Bishop said, "This is a conservative district in a conservative state. I am a conservative and make no bones about it. … I have the right philosophy. I also have the right experiences here in northern Utah and I also have the right positions in Washington to make biggest impact for you," referring to serving on the powerful Rules Committee and as chairman of a public lands subcommittee.
McAleer, a West Point graduate who later led the global arm of a technology company and a nonprofit health clinic in Park City, especially attacked Bishop for what she said is a record of voting against military benefits and pay raises while voting to raise his own pay.
"He has voted against military pay raises for deployed troops," McAleer said. "He has also voted against housing for our soldiers and increased educational opportunities."
Bishop said he voted every year for a military pay increase in defense authorization and appropriations bills, but against other gimmick amendments he said are not serious legislation but used by parties for "gotcha votes" for use in campaigns.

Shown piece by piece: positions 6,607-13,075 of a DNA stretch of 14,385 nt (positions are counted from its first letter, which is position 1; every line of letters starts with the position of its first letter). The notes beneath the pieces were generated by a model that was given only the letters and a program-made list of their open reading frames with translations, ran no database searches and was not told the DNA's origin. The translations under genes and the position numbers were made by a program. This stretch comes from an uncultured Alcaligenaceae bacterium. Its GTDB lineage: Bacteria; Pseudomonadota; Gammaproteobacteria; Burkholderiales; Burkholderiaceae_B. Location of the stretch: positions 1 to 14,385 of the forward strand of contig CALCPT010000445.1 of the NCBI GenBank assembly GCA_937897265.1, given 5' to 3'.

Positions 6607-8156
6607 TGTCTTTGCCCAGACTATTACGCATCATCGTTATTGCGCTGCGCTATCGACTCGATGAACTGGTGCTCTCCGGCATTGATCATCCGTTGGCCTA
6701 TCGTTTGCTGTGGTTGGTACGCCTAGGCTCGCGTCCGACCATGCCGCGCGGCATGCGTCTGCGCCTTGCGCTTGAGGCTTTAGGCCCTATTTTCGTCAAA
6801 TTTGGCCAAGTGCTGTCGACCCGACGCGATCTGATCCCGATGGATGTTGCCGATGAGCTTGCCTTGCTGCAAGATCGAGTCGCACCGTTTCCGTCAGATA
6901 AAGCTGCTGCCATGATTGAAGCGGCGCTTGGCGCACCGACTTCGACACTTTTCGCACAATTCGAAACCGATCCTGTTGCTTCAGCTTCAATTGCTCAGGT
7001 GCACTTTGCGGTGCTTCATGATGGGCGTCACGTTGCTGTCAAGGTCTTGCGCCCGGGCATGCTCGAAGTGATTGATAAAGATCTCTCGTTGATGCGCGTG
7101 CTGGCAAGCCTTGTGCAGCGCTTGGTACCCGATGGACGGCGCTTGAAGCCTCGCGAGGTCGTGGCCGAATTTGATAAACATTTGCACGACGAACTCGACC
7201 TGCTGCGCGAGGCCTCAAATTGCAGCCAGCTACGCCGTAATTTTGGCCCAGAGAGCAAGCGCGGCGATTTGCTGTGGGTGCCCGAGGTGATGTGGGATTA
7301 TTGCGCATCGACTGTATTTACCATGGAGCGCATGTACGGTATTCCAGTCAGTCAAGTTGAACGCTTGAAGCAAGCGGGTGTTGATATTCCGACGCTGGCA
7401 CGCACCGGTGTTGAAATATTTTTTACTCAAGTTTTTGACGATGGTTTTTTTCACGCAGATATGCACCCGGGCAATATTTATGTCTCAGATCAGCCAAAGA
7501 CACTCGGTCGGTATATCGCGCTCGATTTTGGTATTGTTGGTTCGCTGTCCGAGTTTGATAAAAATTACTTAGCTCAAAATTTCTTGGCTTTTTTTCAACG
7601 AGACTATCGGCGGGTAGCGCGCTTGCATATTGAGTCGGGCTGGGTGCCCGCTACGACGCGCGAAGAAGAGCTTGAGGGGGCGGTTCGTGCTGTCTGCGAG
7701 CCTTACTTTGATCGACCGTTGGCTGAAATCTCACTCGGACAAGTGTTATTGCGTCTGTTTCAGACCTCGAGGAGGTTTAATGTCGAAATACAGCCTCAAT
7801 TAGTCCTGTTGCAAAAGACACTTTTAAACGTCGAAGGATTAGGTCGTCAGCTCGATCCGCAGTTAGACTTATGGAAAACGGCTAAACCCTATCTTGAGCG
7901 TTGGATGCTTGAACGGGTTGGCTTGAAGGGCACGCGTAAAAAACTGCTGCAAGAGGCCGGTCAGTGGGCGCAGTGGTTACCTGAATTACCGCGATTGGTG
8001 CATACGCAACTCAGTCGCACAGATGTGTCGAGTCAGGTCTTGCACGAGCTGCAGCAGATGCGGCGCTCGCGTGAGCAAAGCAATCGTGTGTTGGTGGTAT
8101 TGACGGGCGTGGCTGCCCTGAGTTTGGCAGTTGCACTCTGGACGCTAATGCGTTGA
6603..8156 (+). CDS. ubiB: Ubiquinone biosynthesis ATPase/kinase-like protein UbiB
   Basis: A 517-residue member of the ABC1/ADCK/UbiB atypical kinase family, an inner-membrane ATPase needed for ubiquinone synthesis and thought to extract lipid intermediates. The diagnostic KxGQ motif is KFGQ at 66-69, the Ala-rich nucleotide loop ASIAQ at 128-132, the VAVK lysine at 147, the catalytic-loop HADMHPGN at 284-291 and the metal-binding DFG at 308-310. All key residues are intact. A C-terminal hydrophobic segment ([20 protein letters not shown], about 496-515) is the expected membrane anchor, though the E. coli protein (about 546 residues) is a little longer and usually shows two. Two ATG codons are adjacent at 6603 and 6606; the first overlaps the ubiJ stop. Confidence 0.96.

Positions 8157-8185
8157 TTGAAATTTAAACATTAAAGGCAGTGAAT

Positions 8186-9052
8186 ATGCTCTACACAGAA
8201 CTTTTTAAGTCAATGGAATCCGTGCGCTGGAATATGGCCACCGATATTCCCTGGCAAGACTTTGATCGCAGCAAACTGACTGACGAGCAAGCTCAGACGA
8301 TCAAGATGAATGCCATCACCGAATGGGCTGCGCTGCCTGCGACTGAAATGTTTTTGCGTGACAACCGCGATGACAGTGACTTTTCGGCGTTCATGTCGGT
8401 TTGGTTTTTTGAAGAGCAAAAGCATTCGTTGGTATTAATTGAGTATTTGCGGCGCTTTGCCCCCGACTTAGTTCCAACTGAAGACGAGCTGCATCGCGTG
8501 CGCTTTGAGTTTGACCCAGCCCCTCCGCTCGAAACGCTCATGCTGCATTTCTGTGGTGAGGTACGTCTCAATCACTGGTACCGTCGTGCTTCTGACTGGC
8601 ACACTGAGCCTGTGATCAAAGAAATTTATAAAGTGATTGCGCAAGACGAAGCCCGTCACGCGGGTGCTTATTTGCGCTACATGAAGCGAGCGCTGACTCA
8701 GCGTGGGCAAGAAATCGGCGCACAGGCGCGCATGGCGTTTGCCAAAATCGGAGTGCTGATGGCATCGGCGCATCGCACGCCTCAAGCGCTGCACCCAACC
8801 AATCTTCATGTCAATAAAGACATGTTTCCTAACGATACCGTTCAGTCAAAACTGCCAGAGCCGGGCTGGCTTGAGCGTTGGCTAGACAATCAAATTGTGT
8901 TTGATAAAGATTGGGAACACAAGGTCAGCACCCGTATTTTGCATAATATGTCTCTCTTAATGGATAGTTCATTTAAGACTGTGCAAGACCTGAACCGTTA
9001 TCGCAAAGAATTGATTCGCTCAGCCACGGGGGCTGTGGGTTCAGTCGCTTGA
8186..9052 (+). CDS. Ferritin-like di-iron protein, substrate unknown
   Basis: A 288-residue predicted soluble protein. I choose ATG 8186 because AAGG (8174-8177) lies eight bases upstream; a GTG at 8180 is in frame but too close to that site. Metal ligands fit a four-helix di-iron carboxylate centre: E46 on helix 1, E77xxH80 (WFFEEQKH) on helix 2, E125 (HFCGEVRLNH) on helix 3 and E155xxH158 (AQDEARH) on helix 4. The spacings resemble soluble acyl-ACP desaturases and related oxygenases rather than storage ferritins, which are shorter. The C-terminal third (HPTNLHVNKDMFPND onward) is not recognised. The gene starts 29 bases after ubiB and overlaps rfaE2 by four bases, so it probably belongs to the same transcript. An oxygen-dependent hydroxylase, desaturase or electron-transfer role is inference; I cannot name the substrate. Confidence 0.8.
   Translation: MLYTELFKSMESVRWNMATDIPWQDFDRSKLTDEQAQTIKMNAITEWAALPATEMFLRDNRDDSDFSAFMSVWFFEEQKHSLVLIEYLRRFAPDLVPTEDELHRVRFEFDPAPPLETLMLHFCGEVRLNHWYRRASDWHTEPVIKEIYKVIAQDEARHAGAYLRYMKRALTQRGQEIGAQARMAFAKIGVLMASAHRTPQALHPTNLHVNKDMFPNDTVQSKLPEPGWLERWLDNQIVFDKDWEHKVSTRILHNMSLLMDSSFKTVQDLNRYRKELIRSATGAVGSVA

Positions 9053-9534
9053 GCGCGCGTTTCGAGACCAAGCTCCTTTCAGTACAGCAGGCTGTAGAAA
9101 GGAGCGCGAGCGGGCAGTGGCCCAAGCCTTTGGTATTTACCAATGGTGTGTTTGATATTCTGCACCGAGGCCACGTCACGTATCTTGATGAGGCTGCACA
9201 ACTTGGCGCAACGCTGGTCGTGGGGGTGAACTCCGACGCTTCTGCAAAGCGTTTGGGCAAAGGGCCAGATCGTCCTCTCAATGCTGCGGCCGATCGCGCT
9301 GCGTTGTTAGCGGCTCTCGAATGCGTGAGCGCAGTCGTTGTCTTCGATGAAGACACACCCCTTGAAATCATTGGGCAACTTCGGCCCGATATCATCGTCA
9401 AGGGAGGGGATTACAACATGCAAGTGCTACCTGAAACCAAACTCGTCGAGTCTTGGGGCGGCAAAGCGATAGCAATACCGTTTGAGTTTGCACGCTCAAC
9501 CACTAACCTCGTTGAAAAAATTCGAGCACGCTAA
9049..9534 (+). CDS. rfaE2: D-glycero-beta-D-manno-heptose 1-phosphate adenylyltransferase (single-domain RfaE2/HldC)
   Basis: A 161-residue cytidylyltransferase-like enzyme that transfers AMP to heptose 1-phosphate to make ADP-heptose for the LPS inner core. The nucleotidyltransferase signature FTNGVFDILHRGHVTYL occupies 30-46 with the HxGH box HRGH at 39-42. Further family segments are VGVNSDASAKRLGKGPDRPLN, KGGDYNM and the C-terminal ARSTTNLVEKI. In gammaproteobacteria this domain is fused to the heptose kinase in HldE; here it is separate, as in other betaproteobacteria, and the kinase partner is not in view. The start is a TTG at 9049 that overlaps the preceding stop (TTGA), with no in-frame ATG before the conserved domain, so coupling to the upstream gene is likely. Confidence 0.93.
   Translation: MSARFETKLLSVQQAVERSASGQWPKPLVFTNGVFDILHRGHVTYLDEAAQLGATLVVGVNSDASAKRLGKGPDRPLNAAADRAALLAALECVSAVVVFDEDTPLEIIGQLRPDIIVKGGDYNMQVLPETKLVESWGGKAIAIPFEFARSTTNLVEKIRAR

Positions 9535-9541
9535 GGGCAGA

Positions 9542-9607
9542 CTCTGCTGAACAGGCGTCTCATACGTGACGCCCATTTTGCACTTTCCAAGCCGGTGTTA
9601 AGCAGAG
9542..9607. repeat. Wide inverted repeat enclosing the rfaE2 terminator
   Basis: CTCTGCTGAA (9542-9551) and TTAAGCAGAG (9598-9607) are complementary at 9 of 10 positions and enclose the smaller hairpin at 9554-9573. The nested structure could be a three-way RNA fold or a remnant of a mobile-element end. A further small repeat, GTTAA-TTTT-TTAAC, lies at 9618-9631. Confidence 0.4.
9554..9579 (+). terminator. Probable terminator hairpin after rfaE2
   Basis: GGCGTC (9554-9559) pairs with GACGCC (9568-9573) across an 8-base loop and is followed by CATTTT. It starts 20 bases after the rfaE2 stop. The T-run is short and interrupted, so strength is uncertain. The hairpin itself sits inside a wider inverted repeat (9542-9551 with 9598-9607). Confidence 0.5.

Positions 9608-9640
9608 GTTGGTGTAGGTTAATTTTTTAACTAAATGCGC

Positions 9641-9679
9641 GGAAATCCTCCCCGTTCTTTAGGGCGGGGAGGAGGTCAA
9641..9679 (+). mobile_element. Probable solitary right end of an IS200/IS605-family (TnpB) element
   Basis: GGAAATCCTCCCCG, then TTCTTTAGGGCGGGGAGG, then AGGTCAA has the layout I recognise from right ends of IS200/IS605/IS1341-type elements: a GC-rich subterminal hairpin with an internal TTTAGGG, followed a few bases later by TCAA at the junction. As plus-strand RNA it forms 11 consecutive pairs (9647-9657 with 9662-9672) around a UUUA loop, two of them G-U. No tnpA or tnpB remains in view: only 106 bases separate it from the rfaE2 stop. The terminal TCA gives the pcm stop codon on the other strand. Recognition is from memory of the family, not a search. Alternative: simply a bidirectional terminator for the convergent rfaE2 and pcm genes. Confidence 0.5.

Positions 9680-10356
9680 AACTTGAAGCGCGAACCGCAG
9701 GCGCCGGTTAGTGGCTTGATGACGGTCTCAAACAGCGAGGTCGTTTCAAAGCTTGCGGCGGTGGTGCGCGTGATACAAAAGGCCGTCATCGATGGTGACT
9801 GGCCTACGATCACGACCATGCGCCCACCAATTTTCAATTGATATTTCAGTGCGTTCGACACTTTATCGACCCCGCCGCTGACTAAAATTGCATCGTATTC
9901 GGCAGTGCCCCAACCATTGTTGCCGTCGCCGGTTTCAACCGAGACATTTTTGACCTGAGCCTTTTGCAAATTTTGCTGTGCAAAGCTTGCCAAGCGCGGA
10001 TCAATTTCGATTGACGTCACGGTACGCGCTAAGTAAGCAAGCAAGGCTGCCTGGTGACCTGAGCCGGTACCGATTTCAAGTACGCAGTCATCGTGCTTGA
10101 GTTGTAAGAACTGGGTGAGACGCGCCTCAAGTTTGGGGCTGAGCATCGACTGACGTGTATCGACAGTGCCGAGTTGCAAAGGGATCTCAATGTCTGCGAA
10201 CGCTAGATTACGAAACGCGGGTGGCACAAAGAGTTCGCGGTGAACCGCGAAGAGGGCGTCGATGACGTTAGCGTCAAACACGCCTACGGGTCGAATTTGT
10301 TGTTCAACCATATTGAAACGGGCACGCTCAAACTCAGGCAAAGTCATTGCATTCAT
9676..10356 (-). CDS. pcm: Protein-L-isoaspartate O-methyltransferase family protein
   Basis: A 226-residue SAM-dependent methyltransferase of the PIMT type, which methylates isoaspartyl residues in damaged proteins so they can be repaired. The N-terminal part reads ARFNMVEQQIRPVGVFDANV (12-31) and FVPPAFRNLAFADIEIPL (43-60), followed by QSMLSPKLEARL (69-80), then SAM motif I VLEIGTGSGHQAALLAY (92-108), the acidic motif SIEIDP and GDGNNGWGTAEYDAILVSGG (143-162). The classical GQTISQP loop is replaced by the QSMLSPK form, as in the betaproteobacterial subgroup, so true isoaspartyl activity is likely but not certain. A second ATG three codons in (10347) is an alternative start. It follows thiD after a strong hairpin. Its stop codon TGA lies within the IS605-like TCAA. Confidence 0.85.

McAleer attacked Bishop for supporting efforts by Republican Utah legislators to sue the federal government for control of public lands. "This is complete buffoonery," she said. "I believe in the value of stewarding the sanctity of those public lands," and contended Utah gave up the right to public lands at statehood and said federal protection prevents exploitation.
"In the last statement, there was nothing that was actually factually true," Bishop retorted. "The idea that only people in Washington are smart enough to make those decisions is ludicrous," and he said local control is needed to help public lands produce more revenue for state schools.
McAleer also attacked Bishop for voting "for bloated budgets." He said he votes every year for the leanest spending bills introduced, and, if they fail, he votes for the next leanest.
McAleer said that as a moderate she would look forward to working with either Barack Obama or Mitt Romney as president. "I stand ready to support either administration. We need to move this country forward."
Bishop said he wants a Romney administration, but "I know how to work with Democrats. … I have a history of doing that."